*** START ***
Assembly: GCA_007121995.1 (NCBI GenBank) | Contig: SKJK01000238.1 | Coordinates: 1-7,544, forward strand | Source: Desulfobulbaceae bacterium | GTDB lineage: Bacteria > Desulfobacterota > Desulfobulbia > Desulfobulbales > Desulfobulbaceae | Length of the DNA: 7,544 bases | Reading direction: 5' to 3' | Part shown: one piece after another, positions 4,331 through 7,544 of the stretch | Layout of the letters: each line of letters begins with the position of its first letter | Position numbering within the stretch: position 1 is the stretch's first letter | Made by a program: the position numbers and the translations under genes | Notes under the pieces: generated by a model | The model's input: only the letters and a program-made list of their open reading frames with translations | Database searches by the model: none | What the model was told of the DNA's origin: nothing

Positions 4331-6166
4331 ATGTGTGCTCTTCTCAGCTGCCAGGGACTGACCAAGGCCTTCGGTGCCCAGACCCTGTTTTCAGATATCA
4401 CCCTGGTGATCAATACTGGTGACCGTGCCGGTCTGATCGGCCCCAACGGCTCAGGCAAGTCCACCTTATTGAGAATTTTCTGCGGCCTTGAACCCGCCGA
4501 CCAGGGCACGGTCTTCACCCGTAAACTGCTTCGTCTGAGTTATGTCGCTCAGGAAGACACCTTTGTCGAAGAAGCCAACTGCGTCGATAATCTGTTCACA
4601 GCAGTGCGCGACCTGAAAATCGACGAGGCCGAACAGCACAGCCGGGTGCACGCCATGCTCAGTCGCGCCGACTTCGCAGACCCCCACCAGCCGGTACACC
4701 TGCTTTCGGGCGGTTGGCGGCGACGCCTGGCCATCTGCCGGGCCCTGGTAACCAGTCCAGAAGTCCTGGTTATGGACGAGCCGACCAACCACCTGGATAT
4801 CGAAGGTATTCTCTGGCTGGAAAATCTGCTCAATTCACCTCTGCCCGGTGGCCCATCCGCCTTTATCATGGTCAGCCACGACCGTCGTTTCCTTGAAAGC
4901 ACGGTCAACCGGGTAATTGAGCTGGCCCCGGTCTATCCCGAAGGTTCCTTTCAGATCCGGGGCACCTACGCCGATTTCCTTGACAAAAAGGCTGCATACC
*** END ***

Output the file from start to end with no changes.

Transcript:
Assembly: GCA_007121995.1 (NCBI GenBank) | Contig: SKJK01000238.1 | Coordinates: 1-7,544, forward strand | Source: Desulfobulbaceae bacterium | GTDB lineage: Bacteria > Desulfobacterota > Desulfobulbia > Desulfobulbales > Desulfobulbaceae | Length of the DNA: 7,544 bases | Reading direction: 5' to 3' | Part shown: one piece after another, positions 4,331 through 7,544 of the stretch | Layout of the letters: each line of letters begins with the position of its first letter | Position numbering within the stretch: position 1 is the stretch's first letter | Made by a program: the position numbers and the translations under genes | Notes under the pieces: generated by a model | The model's input: only the letters and a program-made list of their open reading frames with translations | Database searches by the model: none | What the model was told of the DNA's origin: nothing

Positions 4331-6166
4331 ATGTGTGCTCTTCTCAGCTGCCAGGGACTGACCAAGGCCTTCGGTGCCCAGACCCTGTTTTCAGATATCA
4401 CCCTGGTGATCAATACTGGTGACCGTGCCGGTCTGATCGGCCCCAACGGCTCAGGCAAGTCCACCTTATTGAGAATTTTCTGCGGCCTTGAACCCGCCGA
4501 CCAGGGCACGGTCTTCACCCGTAAACTGCTTCGTCTGAGTTATGTCGCTCAGGAAGACACCTTTGTCGAAGAAGCCAACTGCGTCGATAATCTGTTCACA
4601 GCAGTGCGCGACCTGAAAATCGACGAGGCCGAACAGCACAGCCGGGTGCACGCCATGCTCAGTCGCGCCGACTTCGCAGACCCCCACCAGCCGGTACACC
4701 TGCTTTCGGGCGGTTGGCGGCGACGCCTGGCCATCTGCCGGGCCCTGGTAACCAGTCCAGAAGTCCTGGTTATGGACGAGCCGACCAACCACCTGGATAT
4801 CGAAGGTATTCTCTGGCTGGAAAATCTGCTCAATTCACCTCTGCCCGGTGGCCCATCCGCCTTTATCATGGTCAGCCACGACCGTCGTTTCCTTGAAAGC
4901 ACGGTCAACCGGGTAATTGAGCTGGCCCCGGTCTATCCCGAAGGTTCCTTTCAGATCCGGGGCACCTACGCCGATTTCCTTGACAAAAAGGCTGCATACC